(This article belongs to the Special Issue Managing Water Resources and Development in a Changing Climate)
Open AccessCommunication Historical Legacies, Information and Contemporary Water Science and Management
Water 2011, 3(2), 566-575; doi:10.3390/w3020566
Received: 20 March 2011 / Revised: 30 March 2011 / Accepted: 27 April 2011 / Published: 12 May 2011
Cited by 3 | PDF Full-text (159 KB) | HTML Full-text | XML Full-text
Abstract
Hydrologic science has largely built its understanding of the hydrologic cycle using contemporary data sources (i.e., last 100 years). However, as we try to meet water demand over the next 100 years at scales from local to global, we need to
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Hydrologic science has largely built its understanding of the hydrologic cycle using contemporary data sources (i.e., last 100 years). However, as we try to meet water demand over the next 100 years at scales from local to global, we need to expand our scope and embrace other data that address human activities and the alteration of hydrologic systems. For example, the accumulation of human impacts on water systems requires exploration of incompletely documented eras. When examining these historical periods, basic questions relevant to modern systems arise: (1) How is better information incorporated into water management strategies? (2) Does any point in the past (e.g., colonial/pre-European conditions in North America) provide a suitable restoration target? and (3) How can understanding legacies improve our ability to plan for future conditions? Beginning to answer these questions indicates the vital need to incorporate disparate data and less accepted methods to meet looming water management challenges. Full article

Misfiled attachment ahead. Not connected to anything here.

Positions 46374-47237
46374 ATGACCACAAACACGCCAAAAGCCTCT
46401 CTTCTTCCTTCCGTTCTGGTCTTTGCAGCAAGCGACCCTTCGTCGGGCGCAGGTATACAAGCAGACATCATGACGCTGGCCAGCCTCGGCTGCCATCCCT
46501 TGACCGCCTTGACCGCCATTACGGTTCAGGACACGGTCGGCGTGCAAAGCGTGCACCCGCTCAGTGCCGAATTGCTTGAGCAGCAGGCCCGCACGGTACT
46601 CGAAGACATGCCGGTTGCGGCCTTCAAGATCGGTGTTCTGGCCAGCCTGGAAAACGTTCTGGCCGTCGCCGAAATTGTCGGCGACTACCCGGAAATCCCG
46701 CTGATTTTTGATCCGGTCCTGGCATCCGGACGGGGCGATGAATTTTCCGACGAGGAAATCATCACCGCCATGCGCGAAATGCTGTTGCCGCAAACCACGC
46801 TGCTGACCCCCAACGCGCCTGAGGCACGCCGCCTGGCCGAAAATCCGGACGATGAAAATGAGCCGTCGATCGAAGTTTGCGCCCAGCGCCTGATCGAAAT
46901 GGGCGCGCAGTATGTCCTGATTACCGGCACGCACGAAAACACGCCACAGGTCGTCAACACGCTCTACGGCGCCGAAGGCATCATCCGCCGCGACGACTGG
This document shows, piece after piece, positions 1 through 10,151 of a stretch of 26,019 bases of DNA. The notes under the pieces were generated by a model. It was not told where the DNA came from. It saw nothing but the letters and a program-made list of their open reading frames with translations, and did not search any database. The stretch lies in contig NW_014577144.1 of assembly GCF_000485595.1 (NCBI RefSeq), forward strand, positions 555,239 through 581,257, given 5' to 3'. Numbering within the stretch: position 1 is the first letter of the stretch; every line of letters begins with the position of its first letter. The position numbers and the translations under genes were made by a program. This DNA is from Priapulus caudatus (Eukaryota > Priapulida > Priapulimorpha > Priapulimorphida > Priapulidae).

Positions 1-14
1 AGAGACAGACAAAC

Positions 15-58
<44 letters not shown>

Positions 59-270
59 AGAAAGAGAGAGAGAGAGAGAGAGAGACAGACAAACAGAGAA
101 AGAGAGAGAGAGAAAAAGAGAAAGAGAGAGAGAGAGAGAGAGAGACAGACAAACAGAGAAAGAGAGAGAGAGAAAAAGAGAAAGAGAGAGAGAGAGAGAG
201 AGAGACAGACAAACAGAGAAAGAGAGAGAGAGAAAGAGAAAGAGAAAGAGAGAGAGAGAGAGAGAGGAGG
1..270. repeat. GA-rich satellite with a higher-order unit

Open AccessArticle Present Characteristics of Northwestern Patagonia (Argentina)
Water 2011, 3(2), 576-589; doi:10.3390/w3020576
Received: 13 April 2011 / Accepted: 13 May 2011 / Published: 13 May 2011
PDF Full-text (1190 KB) | HTML Full-text | XML Full-text
Abstract
Changes experienced in temperature, precipitation, demography and land coverage are the main themes studied in northwestern Patagonia, Argentina, which includes part of Neuquén, Río Negro and Chubut provinces. The precipitation shows important interannual variability and decreases during the warm semester. The mean minimum